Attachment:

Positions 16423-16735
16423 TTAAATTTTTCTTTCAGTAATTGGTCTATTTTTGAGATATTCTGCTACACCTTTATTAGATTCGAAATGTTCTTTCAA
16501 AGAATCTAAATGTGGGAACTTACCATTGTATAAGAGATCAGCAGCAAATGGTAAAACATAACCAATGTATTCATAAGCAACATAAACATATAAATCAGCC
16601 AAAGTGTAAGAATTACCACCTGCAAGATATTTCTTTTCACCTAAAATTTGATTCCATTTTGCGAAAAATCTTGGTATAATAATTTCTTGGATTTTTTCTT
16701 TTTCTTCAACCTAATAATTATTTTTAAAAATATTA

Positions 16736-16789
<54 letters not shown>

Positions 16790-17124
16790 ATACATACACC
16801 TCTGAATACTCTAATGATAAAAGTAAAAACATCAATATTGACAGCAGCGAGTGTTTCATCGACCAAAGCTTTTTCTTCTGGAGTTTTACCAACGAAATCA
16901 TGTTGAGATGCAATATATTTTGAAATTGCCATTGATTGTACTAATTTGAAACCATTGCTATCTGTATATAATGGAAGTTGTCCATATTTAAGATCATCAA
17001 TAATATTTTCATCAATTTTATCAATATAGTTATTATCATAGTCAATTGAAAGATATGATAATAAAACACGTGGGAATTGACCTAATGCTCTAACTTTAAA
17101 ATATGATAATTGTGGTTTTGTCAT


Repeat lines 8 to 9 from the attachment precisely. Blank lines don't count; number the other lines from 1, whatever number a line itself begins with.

Positions 16790-17124
16790 ATACATACACC